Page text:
He made his first trade (acquiring catcher Taylor Teagarden), signed his first free agent to a 40-man roster spot (infielder Matt Antonelli), hired his first important lieutenant (amateur scouting director Gary Rajsich) and rubbed elbows with other top executives at his first general manager meetings since being fired by the Boston Red Sox in 2002.
Now the training wheels -- or, perhaps more appropriately in Duquette's case, the rust -- will officially vanish this week as he represents the Orioles at baseball's annual winter meetings in Dallas. He'll be catching up with old friends and contacts and hoping to make new ones as he attempts to improve an Orioles club that has had a losing record for a franchise-worst 14 straight seasons.
“The winter meetings are fun,” Duquette said. “You are on the hunt. You are trying to get players that will help your team.”
The fun begins in earnest Monday and runs through Thursday. The hunt will be expansive and exhaustive; the club has a number of holes but is unlikely to compete for top-tier free agents. So there likely will be plenty of trade talk with other teams as well as a parade of agents representing mid-level players visiting the Orioles' suite at the Hilton Anatole.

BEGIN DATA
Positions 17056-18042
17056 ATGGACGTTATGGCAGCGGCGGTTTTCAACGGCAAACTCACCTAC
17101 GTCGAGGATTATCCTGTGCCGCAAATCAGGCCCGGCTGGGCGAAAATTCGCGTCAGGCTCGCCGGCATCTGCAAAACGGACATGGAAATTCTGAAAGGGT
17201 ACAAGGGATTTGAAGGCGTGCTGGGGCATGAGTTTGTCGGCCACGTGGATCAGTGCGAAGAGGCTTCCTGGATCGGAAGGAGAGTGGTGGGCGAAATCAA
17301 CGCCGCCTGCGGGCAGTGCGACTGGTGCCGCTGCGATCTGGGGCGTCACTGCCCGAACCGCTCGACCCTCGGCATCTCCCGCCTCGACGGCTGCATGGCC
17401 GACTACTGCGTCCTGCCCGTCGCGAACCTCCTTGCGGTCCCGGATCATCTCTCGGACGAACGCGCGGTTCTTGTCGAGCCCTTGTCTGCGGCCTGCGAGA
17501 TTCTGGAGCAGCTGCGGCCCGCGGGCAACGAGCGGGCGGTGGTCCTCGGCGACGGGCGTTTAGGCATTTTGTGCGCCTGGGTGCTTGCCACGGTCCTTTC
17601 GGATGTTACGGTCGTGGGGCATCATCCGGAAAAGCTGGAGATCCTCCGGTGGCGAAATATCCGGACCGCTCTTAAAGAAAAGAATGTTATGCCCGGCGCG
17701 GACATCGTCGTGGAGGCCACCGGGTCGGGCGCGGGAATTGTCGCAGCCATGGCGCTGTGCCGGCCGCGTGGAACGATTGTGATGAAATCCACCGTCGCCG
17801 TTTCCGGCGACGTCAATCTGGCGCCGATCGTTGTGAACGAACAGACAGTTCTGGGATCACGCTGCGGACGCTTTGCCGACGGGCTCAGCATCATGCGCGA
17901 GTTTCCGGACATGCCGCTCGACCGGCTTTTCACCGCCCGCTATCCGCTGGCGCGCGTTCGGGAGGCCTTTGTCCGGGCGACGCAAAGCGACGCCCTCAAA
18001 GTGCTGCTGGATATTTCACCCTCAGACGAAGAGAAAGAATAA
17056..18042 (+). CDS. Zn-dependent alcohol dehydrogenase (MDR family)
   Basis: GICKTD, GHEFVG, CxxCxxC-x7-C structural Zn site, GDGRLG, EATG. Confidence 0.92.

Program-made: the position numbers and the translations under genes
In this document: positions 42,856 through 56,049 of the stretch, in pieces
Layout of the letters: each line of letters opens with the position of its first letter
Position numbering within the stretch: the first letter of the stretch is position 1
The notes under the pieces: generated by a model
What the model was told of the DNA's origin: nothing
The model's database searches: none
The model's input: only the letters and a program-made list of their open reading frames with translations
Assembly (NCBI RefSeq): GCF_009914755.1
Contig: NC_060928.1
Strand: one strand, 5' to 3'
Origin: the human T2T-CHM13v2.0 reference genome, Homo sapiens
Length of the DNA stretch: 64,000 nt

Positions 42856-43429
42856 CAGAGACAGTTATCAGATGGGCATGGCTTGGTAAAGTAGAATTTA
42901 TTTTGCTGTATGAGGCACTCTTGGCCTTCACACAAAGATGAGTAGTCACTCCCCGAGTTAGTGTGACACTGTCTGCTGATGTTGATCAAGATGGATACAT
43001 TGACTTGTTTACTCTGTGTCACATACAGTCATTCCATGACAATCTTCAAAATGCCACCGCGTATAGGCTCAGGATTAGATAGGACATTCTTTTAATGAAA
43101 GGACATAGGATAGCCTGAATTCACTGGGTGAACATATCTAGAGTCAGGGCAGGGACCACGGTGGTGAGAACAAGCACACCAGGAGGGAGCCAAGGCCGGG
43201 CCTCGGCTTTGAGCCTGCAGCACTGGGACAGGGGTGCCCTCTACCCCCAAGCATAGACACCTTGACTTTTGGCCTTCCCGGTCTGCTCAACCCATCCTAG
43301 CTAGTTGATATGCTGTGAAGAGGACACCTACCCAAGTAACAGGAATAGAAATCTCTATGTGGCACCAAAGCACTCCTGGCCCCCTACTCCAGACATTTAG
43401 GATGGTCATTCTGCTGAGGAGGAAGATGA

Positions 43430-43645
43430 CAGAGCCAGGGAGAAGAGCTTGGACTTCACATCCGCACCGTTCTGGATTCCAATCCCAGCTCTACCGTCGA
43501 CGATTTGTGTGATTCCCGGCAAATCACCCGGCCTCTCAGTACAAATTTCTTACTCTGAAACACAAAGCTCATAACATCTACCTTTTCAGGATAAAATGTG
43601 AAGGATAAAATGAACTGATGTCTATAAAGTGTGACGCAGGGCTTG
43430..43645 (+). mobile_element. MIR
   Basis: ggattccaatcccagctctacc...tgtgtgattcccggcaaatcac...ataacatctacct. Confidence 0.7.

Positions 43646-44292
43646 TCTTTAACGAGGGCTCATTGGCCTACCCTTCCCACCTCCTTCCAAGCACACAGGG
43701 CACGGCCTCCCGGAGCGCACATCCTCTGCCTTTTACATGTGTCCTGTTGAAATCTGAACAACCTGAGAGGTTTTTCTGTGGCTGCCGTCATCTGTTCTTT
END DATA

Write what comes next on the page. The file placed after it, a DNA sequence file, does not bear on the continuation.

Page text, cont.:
Here are some questions -- and attempts at answers -- heading into the winter meetings, broken down into five installments.
Who will be in the Orioles' contingent?
Duquette is still formalizing his staff, so it's a partial list. Orioles manager Buck Showalter will be there, as will Rajsich and John Stockstill, entering his third season as the club's player development director.
Pro scouts Dave Engle and Bruce Kison are expected to attend, but Lee MacPhail IV, who was reassigned last week from pro scouting director to a regular scouting role, will not. Four men prominent in the Orioles' suite at the past few meetings -- MacPhail; his uncle, former club president Andy MacPhail; former baseball operations director Matt Klentak; and former amateur scouting director Joe Jordan -- will be elsewhere this year.
Because the winter meetings are also part trade show, there will be plenty of support staff and Orioles minor league officials in attendance. And perhaps one or more new hires that have not been announced will be part of the Orioles' brain trust in Dallas.
That could include former Philadelphia Phillies GM Lee Thomas, who reportedly has been hired as a special assistant to Duquette, who has not confirmed the move. By the end of Thursday, there could be a few more additions to Duquette's front office.